So, what are we to make of the access that Hebrews 10 teaches we have with God? What does it mean? Close attention to the context in Hebrews will bring us good understanding. God has grated us bold “entrance into the holy place” (eisodon tōn hagiōn, v. 19) by the blood of Jesus. This access is “through the veil,” that is, through his flesh. Furthermore, we have our bodies washed with clean water and our hearts sprinkled from an evil conscience (v. 22).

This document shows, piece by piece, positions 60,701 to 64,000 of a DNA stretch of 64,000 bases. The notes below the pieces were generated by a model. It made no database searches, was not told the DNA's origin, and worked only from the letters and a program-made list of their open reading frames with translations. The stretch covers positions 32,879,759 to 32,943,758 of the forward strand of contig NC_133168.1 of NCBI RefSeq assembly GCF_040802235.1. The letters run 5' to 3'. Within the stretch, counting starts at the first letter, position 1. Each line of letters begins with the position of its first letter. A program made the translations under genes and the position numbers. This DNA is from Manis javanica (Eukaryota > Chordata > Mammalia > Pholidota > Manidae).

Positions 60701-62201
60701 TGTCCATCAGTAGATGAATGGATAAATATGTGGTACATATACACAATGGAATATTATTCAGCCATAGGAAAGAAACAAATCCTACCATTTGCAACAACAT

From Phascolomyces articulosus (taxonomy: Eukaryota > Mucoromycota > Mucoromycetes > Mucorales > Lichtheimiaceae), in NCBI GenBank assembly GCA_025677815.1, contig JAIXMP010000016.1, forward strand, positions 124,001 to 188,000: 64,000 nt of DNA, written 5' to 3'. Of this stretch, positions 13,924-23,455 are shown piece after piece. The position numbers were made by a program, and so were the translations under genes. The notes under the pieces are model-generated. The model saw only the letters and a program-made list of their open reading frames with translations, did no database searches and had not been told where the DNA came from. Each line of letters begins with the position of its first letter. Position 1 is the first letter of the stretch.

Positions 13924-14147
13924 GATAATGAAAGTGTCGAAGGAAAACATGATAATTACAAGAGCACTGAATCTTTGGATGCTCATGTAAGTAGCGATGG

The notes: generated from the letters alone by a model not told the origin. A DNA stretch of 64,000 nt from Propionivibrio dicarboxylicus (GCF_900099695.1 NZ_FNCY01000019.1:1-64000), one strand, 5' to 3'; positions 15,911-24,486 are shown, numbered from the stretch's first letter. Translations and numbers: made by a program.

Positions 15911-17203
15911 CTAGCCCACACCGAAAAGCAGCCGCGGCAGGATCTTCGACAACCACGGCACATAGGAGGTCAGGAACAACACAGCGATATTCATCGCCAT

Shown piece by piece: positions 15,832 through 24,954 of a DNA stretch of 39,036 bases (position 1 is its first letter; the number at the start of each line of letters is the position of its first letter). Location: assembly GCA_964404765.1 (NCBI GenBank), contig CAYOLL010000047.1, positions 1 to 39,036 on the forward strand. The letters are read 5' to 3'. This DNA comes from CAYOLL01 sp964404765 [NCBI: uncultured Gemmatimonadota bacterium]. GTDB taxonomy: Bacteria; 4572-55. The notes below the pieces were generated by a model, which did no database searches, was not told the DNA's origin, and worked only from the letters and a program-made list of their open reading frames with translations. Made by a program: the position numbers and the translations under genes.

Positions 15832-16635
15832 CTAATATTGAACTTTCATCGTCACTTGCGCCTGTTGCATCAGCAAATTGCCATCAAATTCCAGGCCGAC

Jesus himself has “access,” for he is “seated at the right hand of the throne of the Majesty in heaven, a minister in the holy places, in the true tent that the Lord set up, not man” (8.1-2). What he has, the old covenant priests, and indeed the people they served, could not have. Only the High Priest, only on the Day of Atonement, entered the sanctuary, and not without blood. Jesus, too, entered by blood, but not like the old covenant’s priests. They had to offer a blood sacrifice for their own sins. Jesus, by contrast, offered his blood sacrifice only for the sins of others (7.27). They entered only to leave (and one senses that they must have left at the earliest opportunity, “For the law appoints men in their weakness as high priests,” 7.28). He, on the other hand, sits at God’s right hand! They obtained only cleansing for the flesh, atonement that could not affect the conscience of the worshiper (9.9-10). Thus, he as obtained eternal redemption (9.11-12). Is this all just another way of saying that we are forgiven? That we are right with God? What bearing does it have on us?